Perambulatory Christmas Books, part 3
By J. C.
The hebdomadal challenge is to find a neglected work or curiosity by an established author, in one of London’s secondhand bookshops, for about £5. Last Sunday, we stepped on to Hampstead Heath close to where Keats used to play cricket, crossed Kenwood, hoping to avoid the old bletherer Coleridge, finally quitting the sweet pastures for that hideous millionaires’ arcade, the Bishops Avenue. We survived the traffic when crossing Lyttelton Road, ducked under East Finchley railway bridge, and entered Black Gull Books at 121 High Road.
Despite recommendations, we had never visited Black Gull before, and were happy to find it in a reasonable state of what pleases us most: disarray. There are piles of books on the floor, next to boxes of unsorted items – a good sign, for it means the shop is buying (and therefore selling) and that new stock will soon be on display. There is an emphasis on art, with sections for music, history, philosophy, literature, children’s books, etc.
A number of items tempted us, including a hardback of The Rock by T. S. Eliot (1934), which seemed a bargain at £4 until we saw the red inkings. Instead, we chose The Time of the Assassins: A study of Rimbaud by Henry Miller, published in serial form in 1942, and issued as a book in 1956. A TLS reviewer referred to Miller then as “an important bad writer”. More than half a century on, you would be hard pushed to find many in agreement with the first epithet. Once embraced as a pioneer of sexual liberation, he has fallen foul of history and been dumped in the bin of misogyny. Even those with fonder feelings are apt to judge him a windbag.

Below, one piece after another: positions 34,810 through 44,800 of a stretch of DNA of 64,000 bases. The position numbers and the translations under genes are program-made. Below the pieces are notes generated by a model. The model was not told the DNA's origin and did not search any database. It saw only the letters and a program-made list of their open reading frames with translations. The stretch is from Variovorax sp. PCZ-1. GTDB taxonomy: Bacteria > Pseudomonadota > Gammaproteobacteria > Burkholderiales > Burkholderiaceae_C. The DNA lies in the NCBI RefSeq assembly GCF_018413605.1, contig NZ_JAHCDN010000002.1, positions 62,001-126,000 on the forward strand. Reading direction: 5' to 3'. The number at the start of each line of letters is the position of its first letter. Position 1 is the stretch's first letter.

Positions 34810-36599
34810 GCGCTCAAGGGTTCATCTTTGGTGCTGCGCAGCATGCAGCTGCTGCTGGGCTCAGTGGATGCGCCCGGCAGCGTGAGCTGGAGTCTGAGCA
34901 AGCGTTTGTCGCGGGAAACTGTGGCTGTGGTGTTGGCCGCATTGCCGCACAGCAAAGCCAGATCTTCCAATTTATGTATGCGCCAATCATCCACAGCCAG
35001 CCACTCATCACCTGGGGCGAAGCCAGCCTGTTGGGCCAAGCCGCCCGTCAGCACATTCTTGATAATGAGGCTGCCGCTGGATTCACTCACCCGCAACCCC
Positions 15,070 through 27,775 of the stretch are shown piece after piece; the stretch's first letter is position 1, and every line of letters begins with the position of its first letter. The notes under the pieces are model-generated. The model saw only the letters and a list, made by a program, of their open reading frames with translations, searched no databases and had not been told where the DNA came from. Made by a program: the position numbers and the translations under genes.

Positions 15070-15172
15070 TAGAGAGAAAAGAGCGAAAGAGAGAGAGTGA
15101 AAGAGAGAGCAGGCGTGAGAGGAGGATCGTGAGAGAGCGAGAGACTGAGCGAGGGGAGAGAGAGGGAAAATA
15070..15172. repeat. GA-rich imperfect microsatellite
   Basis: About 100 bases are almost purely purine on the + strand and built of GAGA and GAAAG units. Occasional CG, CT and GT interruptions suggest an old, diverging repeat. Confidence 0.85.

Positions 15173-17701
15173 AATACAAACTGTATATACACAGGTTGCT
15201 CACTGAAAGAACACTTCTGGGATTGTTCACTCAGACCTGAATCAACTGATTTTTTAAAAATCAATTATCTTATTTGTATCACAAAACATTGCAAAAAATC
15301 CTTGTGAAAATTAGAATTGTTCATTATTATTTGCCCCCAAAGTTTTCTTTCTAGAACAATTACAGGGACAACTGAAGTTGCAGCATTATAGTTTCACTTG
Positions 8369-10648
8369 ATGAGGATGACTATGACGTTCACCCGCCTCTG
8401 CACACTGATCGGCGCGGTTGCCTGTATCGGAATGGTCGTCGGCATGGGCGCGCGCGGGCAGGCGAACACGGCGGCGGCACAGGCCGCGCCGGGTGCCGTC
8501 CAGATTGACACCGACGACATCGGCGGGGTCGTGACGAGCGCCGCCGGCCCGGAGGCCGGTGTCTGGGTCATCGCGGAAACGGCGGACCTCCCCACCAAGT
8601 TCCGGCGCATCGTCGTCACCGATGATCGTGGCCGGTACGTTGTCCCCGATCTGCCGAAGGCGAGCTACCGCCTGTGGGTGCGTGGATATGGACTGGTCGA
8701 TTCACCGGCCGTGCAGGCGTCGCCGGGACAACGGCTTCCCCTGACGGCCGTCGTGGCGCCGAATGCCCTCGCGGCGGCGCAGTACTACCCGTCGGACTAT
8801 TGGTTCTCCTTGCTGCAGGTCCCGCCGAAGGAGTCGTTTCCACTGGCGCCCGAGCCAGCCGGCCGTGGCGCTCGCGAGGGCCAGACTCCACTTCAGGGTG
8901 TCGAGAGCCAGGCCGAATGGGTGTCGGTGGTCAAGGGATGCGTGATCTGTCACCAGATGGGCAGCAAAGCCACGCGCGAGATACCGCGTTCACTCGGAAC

It has been years since we read Miller, but we would still speak up for Tropic of Cancer, “Via Dieppe-Newhaven”, Quiet Days in Clichy and others. These works had a glad feeling for life on the margins. The Time of the Assassins grew out of a failed attempt to translate Une Saison en Enfer into English. Miller had tried to find a tone close to the blues – as he put it in a phrase sure to displease some readers now, a language “proximate to Rimbaud’s own ‘nigger’ tongue”.
The study of Rimbaud is as much a study of Miller. “When I think of [Rimbaud’s] repeated sallies, like a beleaguered army trying to burst out of the grip in which it is held like a vise, I see my youthful self.” The poet tramping through Germany, Italy, Cyprus, Egypt is but a forerunner of Miller marching “from the heart of Brooklyn to the heart of Manhattan”. The Time of the Assassins gives the impression of having been written in about a fortnight – not always a bad thing. The experience of reading it is like being in conversation with someone who talks rhapsodically, little interested in your response. Our Black Gull find was the seventeenth printing of a New Directions paperback (1962), for which we paid £5.